Before showing how to use the GUI EVKIT, it is necessary to know which registers are important for customized startup.

MAX77714 Register Details

Bucks

Each buck instance has three associated registers (SDx_CNFG1, SDx_CNFG2, and SDx_CNFG3) that define start-up voltage, ramp rate, and operation mode.

CNFG1 set output voltage, 7 bits to 8 bits field as follows:

VSD0 = 0.26 V + ((SD0VOUT[6:0] - 1) × 10 mV) →range from 0.26 V to 1.56 V

VSD1 = 0.26 V + ((SD1VOUT[6:0] - 1) × 10 mV) →range from 0.26 V to 1.56 V

VSD2 = 0.6 V + (SD2VOUT[7:0] × 6.25 mV) →range from 0.6 V to 2.194 V

VSD3 = 0.6 V + (SD3VOUT[7:0] × 12.5 mV) →range from 0.6 V to 3.7875 V

CNFG2 and CNFG3 registers are used to select ramp rate (2.5 mV/μs or 10 mV/μs), enable/disable active discharge, enable/disable skip mode, select response time, and overvoltage threshold.

LDO Regulators

Each LDO regulator instance has two associated registers (LDO_CNFG1_Lx, and LDO_CNFG2_Lx).

CNFG1 set output voltage:

0.8 V to 2.375 V for LDO0 and LDO1.

VLDO = 0.8 V + (VOUT_LDO[5:0] × 25 mV)

0.8 V to 3.95 V for LDO2, LDO3, LDO5, LDO6, LDO7, LDO8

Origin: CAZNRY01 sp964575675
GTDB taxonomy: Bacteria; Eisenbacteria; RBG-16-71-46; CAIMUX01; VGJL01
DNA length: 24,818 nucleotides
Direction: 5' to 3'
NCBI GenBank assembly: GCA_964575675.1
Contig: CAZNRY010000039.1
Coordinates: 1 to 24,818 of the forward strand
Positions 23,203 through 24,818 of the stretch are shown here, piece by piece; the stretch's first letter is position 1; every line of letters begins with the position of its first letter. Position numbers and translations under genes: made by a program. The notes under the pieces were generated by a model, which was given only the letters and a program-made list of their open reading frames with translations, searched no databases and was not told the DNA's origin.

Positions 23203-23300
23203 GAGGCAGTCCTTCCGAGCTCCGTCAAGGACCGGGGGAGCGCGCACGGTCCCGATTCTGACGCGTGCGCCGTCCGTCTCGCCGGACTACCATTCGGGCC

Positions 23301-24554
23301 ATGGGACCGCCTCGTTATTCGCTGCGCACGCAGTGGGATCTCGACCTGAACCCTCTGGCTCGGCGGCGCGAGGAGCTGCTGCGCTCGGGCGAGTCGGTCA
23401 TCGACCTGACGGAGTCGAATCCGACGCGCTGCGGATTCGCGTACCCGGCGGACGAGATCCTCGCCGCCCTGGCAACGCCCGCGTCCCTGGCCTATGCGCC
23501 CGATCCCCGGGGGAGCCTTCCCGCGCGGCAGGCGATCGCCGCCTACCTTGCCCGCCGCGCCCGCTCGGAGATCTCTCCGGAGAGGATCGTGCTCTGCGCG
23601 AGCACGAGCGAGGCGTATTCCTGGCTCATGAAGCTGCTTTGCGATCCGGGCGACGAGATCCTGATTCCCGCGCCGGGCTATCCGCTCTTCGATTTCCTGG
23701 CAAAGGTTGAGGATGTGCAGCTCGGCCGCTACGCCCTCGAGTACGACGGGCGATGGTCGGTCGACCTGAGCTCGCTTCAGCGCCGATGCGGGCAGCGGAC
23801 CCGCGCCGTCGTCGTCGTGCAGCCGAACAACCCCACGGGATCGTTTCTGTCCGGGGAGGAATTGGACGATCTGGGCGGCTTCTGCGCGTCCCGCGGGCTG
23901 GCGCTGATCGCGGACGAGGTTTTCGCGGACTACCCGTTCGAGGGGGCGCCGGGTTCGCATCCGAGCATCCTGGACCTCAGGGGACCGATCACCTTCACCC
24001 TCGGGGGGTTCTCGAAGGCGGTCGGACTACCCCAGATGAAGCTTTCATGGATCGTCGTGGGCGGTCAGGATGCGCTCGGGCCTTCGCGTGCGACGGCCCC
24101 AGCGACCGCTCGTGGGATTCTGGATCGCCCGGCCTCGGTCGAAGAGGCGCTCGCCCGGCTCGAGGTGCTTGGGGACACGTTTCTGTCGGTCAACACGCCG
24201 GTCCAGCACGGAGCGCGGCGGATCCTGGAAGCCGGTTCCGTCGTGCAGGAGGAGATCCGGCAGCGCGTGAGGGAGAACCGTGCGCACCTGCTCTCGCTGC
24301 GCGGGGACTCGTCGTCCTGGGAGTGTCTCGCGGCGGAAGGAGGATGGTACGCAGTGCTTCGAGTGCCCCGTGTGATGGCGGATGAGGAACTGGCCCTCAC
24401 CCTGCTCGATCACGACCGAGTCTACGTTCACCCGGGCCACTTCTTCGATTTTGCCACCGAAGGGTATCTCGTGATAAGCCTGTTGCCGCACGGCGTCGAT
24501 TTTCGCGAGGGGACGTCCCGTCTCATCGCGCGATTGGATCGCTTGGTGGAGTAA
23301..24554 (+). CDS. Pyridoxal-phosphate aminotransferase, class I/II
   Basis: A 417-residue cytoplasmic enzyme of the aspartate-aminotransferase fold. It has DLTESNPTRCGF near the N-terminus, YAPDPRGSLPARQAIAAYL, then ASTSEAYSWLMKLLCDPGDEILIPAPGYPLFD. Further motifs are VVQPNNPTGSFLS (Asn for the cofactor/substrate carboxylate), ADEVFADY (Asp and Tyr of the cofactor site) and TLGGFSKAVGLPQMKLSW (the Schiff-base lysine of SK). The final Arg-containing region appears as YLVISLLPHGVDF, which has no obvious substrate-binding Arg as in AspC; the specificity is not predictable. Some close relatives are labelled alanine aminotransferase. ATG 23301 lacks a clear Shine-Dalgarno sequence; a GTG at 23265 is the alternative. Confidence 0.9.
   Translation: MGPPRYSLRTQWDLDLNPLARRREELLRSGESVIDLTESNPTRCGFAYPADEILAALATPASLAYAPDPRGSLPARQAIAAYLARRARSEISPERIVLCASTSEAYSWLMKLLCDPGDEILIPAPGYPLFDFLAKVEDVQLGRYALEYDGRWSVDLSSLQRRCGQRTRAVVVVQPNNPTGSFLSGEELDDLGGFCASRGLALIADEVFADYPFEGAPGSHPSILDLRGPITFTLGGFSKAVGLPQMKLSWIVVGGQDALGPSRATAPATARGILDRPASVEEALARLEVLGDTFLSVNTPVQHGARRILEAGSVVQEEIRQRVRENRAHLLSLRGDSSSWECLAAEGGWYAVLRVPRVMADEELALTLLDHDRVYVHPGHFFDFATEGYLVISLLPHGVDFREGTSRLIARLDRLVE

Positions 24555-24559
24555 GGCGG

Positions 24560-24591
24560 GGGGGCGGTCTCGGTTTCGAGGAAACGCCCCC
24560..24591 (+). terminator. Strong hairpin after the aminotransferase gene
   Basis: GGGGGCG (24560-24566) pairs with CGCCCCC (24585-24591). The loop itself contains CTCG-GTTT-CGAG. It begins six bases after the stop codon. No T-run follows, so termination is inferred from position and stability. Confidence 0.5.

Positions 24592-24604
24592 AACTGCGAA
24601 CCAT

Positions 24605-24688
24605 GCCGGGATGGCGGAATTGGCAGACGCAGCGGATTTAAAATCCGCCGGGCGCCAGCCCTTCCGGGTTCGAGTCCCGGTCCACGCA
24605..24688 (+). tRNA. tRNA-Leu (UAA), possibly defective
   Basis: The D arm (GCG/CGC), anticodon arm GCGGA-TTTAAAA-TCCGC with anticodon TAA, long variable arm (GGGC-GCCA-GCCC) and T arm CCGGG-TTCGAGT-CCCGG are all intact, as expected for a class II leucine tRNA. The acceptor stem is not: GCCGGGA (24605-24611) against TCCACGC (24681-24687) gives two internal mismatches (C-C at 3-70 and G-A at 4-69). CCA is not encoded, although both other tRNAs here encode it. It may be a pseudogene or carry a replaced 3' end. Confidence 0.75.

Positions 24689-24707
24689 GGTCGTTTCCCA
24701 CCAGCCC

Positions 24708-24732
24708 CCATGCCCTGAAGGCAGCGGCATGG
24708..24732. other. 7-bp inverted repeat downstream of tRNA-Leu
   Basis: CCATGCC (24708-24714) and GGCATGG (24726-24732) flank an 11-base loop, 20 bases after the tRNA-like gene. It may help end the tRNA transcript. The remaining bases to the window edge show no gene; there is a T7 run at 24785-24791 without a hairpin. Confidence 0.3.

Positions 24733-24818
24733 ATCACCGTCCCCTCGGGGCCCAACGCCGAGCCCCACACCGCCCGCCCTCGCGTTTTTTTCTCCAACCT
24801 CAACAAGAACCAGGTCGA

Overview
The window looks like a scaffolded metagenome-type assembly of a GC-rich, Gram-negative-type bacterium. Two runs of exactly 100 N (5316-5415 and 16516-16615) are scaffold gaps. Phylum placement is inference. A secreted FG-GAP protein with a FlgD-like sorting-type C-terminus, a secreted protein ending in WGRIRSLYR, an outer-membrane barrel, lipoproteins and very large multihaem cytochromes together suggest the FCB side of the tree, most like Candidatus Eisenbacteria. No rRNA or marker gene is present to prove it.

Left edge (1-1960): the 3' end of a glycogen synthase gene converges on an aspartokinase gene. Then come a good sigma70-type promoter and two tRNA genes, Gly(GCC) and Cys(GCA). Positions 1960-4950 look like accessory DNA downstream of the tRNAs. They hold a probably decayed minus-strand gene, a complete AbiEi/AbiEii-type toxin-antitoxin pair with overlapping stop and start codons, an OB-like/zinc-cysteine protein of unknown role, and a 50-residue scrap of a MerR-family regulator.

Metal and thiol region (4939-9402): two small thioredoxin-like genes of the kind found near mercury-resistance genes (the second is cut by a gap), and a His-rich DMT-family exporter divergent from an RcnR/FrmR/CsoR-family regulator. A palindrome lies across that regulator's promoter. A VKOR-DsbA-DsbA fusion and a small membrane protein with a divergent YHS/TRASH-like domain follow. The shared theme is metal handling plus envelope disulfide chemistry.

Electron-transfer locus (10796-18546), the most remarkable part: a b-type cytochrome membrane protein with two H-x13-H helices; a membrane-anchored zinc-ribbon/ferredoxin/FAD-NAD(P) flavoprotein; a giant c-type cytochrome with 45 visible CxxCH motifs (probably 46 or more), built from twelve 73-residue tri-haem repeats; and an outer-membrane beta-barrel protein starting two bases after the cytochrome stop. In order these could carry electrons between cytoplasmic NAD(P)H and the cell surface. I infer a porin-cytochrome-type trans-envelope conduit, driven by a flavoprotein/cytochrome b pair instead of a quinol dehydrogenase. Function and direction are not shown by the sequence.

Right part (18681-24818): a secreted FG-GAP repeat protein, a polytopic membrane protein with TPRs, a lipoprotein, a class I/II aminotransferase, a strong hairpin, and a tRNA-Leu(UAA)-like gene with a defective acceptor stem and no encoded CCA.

VLDO = 0.8 V + (VOUT_LDO[5:0] × 50 mV)

0.4 V to 1.275 V for LDO4

VLDO = 0.4 V + (VOUT_LDO[5:0] × 12.5 mV)

CNFG2 enable/disable overvoltage clamp, enable/disable auto low power mode, enable/disable active discharge, select fast/slow startup.

GPIOs

Each GPIO instance has one associated register CNFG_GPIOx, which selects the direction GPO/GPI, output type (open drain/push-pull), and output drive level in case of GPO, and input drive level, interrupt behavior, and debounce configuration in case of GPI.

FPS

A sequence is defined from xxxFPS registers, LDO0FPS to LDO8FPS for linear regulators, SD0FPS to SD3FPS for buck regulators, GPIO0FPS, GPIO1FPS, GPIO2FPS, GPIO7FPS for GPIOs, and RSTIOFPS for reset.

FPS[2:0] set power-down slot (SLOT0 to SLOT7)

FPS[5:3] set power-up slot (SLOT0 to SLOT7)

FPS[7:6] set assigned sequencer (FPS0, FPS1)

FPS0 is enabled from EN0 and FPS1 is enabled from EN1

The size of the power-up and power-down slot can be customized using the MSTR_PU_PD register:

MSTR_PU_PD[2:0] for power-down slot and MSTR_PU_PD[6:4] for power-up slot

Possible step sizes are: 31 μs, 63 μs, 127 μs, 253 μs, 508 μs, 984 μs, 1936 μs, 3904 μs, default value for MAX77714EWC+ is 3904 μs.

GUI in Action

In Figure 5, using the GUI output voltage of SD0 has been modified to 0.7 V.

Figure 5. GUI used to modify SD0 voltage.